Stuck in Grey


When I was born, I was white.
So light skinned that my mother maybe wasn’t faithful,
whispered the villagers in spite
only the fact that I was the mirror of my father
darkened the scandalous lightness of my skin in their eyes.
I left the land of my mother, seeking to go farther
properly darkened by the sun of that dark land,
which shone brightly beautiful in my childish remembrance
only to enter a land of albinos, where I stand
apart after just learning what it meant to belong.
Outcasted again by the same curse of color, which I,
in childish remembrance thought beautiful but that didn’t last long.
Children, the cruelest of bullies in their parrot-like innocence
repeating what parents could only whisper in the darkness,
the darkness that only evil inhabits, only savages, you could sense
the fear inherent in the plastered smiles and silent poison
of their overbearing sweetness and carefully chosen phrases.

It was at that moment that I learned what it was to be grey.
Fading from view into the crowd, shedding my color to belong.
I lived and loved in this grey world, wholly unconscious until 2011
when my world ended in an explosion of color and creativity and life
All in the dark land where the sun shines brightly beautiful
just like I remembered from my childhood of chasing cows.
I also remembered the simplicity of wearing a matching shade
and blending into the crowd without fear of offence
and not having to fade in the obscurity of extravagance
loudly proclaiming my presence just to give them time to cross the street.
I was able to run without the weight of an entire race on my shoulders
I made no excuses for my color but simply existed as a part of a whole.
My grey world could not stand the assault of awareness of that bright sun
and my eyes, long blinded to the casual cruelties finally opened, shocked.
Shocked at what I saw and what I remembered, as scenes seen through the
shadowy lenses of my grey existence flushed with color.

Ha. Ha. Hey, Moses, how do you get a nigger down from a tree.
You cut the rope. 6th grade lunch table. I laughed that day.
Surrounded by my white friends. Fitting in and belonging.
I laughed, because after all it was only a joke.
I mean my parents parents weren’t slaves, what did it matter.

Ha. Ha. You’re like an Oreo, black on the outside and white on the inside.
I mean come on, you can’t play basketball. You’re an Honors Student.
You don’t even like Kool-Aid. And like, you don’t even talk ghetto, ya know?

I knew. All too well I knew that I wasn’t black enough,
my parent’s suburbia style upbringing beat the black out of me.
Because I knew that to be black you had to be ghetto,
to be black you had to carry your gat, sag with swag
and say nigger a lot. What’s good, My Nigger!
And honestly, to this day I still am not comfortable saying that word.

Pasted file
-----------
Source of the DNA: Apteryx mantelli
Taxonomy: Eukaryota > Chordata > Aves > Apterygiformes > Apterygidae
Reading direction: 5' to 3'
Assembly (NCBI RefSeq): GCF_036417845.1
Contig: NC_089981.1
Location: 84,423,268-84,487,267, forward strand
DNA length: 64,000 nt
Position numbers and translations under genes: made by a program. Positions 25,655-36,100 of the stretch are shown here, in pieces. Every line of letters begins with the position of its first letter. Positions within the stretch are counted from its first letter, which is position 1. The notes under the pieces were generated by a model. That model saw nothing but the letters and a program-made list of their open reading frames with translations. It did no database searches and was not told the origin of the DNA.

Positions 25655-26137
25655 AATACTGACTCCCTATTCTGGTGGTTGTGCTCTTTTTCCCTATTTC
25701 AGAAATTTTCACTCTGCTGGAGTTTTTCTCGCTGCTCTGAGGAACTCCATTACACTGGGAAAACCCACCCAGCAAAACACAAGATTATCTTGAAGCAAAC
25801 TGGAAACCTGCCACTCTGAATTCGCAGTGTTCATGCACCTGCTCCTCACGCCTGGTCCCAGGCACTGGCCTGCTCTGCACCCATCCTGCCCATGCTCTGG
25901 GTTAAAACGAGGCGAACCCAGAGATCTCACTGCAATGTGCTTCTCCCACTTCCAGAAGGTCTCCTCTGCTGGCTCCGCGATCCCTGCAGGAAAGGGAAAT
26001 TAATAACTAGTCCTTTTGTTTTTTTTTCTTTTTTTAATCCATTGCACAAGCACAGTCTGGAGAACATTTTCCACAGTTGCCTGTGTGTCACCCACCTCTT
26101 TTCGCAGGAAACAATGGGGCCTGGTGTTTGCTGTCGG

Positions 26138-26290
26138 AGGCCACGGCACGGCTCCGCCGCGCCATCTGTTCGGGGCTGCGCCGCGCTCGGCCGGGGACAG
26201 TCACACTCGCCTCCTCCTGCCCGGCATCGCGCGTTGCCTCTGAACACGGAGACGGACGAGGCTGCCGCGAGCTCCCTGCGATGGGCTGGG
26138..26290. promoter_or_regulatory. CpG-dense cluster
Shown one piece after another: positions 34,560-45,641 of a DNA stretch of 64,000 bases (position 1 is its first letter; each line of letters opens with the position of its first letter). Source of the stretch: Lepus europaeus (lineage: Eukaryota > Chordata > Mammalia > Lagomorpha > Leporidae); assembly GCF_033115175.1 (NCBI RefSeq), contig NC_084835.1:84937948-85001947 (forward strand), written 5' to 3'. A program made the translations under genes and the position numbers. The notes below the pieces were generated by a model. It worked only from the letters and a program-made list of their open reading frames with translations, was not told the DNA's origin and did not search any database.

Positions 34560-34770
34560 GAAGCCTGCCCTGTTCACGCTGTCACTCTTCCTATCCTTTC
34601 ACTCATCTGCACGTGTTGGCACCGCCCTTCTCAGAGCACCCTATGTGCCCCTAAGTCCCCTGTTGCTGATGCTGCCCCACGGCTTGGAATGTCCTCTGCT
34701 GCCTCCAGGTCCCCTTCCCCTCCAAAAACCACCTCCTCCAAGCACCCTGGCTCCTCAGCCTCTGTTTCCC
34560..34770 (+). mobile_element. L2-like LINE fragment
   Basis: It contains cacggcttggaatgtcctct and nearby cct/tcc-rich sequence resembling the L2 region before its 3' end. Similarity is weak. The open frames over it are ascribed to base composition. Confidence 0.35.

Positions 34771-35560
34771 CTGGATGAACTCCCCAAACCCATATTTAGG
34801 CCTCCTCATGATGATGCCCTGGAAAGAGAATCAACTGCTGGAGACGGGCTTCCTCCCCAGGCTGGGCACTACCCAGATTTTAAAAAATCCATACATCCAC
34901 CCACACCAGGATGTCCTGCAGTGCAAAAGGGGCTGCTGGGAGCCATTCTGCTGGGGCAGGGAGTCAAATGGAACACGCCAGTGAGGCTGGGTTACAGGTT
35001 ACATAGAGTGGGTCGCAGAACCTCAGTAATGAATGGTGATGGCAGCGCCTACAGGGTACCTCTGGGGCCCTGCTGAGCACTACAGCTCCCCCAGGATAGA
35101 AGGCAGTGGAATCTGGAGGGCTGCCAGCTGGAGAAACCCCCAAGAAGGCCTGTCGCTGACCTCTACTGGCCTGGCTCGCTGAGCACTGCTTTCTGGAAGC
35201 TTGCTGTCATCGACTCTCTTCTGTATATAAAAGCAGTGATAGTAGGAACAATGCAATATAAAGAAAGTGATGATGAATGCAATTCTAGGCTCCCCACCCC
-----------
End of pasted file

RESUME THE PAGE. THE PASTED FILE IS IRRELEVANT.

But even in my “whiteness” I was too dark to be white,
always careful of where I went and with who.
Always noticing the people crossing the streets
or the fathers pulling their daughters closer if I look their way
the mothers clutching babies who in colorblind curiosity crawl
up to me, smile and ask me if I want to play
the surprise on people’s faces when I speak eloquently
and the overwhelming approval that met my “white” behavior,
like some trained monkey cleverly imitating his masters.

I don’t write this to indict anyone.
I write this to indict myself for my years of blindness,
for forgetting that black is beautiful.

But I’m not the only one that forgot.
No. I am not the only one who forgot.
There are,
Black people calling each other niggers,
as if to express their self hatred which each breath.
As if to say that the worth of a close friend is only
that of cattle or property.
Black people in music glorifying the abuse of our women
in catchy lyrics that three year old repeat
as if to somehow revenge themselves upon the race that bore them
after all we “can’t treat these hoes like ladies, maaan.
Black women plastering their faces with various powders
and spending entire paychecks to look white trying to tell
their daughters that they are beautiful just the way they are
Black men going to jail by mistake, but coming out hardened criminals
ready to hate and hurt and murder, coloring the streets red
with the blood of their brothers and sisters.
Gangs so afraid of their own color that they hide
behind reds and blues and spew self hate in form of bullets

We have forgotten as a race that black is beautiful.
I hope my words can be like the brightly beautiful sun
of our dark land of ancestry and shake you loose
from the past of pain and misery into the future that we can change.


2 thoughts on “Stuck in Grey

  1. Hope

    I love this poem. Love how this poem captures what black people encounter, it’s true that we are not in the slavery days anymore but truth is that stereotypes defined by society classify us as ‘black’ or ‘white’ based on our behavior and mannerism. (when indeed our skin color is clearly black)

    # slavery, colonialism- brainwashed us to believe that we are not beautiful, smart, or capable. Good that those days are gone but sad that we have internalized this concept of being minorities and we consciously or subconsciously pass it down to our children. But we can’t entirely blame them, we continue to carry this stigma in our hearts and in our minds. If only we could wake up and call upon our people to let them know that they are beautiful, they are smart and they are capable.
    Well said Moses. Thank you for reminding me that black is beautiful. Very powerful.

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